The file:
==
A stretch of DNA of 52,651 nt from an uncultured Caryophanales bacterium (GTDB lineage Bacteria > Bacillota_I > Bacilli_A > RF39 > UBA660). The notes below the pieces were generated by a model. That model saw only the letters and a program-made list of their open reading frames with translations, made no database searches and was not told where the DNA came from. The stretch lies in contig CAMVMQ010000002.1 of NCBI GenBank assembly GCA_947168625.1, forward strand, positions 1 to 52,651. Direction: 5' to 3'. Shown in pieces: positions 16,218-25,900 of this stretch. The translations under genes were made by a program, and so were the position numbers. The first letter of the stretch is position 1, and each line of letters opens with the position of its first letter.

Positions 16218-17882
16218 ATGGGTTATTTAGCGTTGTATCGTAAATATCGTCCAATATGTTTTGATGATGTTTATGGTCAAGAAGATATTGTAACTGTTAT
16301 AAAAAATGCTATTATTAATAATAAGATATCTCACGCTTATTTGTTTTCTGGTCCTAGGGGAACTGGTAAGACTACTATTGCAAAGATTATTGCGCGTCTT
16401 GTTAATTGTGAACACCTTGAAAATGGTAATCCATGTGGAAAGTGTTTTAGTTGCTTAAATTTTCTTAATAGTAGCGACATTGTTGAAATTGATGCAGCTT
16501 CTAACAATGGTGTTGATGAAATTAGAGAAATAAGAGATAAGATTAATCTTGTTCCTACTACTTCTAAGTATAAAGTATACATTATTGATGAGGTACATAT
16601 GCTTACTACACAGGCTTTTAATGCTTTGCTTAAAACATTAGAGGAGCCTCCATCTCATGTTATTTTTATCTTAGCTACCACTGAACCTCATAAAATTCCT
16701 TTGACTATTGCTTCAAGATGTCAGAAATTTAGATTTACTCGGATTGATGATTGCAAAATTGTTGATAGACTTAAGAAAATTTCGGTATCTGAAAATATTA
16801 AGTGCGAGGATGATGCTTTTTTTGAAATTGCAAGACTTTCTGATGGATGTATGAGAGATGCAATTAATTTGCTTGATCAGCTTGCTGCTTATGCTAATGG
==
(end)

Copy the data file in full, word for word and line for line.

A stretch of DNA of 52,651 nt from an uncultured Caryophanales bacterium (GTDB lineage Bacteria > Bacillota_I > Bacilli_A > RF39 > UBA660). The notes below the pieces were generated by a model. That model saw only the letters and a program-made list of their open reading frames with translations, made no database searches and was not told where the DNA came from. The stretch lies in contig CAMVMQ010000002.1 of NCBI GenBank assembly GCA_947168625.1, forward strand, positions 1 to 52,651. Direction: 5' to 3'. Shown in pieces: positions 16,218-25,900 of this stretch. The translations under genes were made by a program, and so were the position numbers. The first letter of the stretch is position 1, and each line of letters opens with the position of its first letter.

Positions 16218-17882
16218 ATGGGTTATTTAGCGTTGTATCGTAAATATCGTCCAATATGTTTTGATGATGTTTATGGTCAAGAAGATATTGTAACTGTTAT
16301 AAAAAATGCTATTATTAATAATAAGATATCTCACGCTTATTTGTTTTCTGGTCCTAGGGGAACTGGTAAGACTACTATTGCAAAGATTATTGCGCGTCTT
16401 GTTAATTGTGAACACCTTGAAAATGGTAATCCATGTGGAAAGTGTTTTAGTTGCTTAAATTTTCTTAATAGTAGCGACATTGTTGAAATTGATGCAGCTT
16501 CTAACAATGGTGTTGATGAAATTAGAGAAATAAGAGATAAGATTAATCTTGTTCCTACTACTTCTAAGTATAAAGTATACATTATTGATGAGGTACATAT
16601 GCTTACTACACAGGCTTTTAATGCTTTGCTTAAAACATTAGAGGAGCCTCCATCTCATGTTATTTTTATCTTAGCTACCACTGAACCTCATAAAATTCCT
16701 TTGACTATTGCTTCAAGATGTCAGAAATTTAGATTTACTCGGATTGATGATTGCAAAATTGTTGATAGACTTAAGAAAATTTCGGTATCTGAAAATATTA
16801 AGTGCGAGGATGATGCTTTTTTTGAAATTGCAAGACTTTCTGATGGATGTATGAGAGATGCAATTAATTTGCTTGATCAGCTTGCTGCTTATGCTAATGG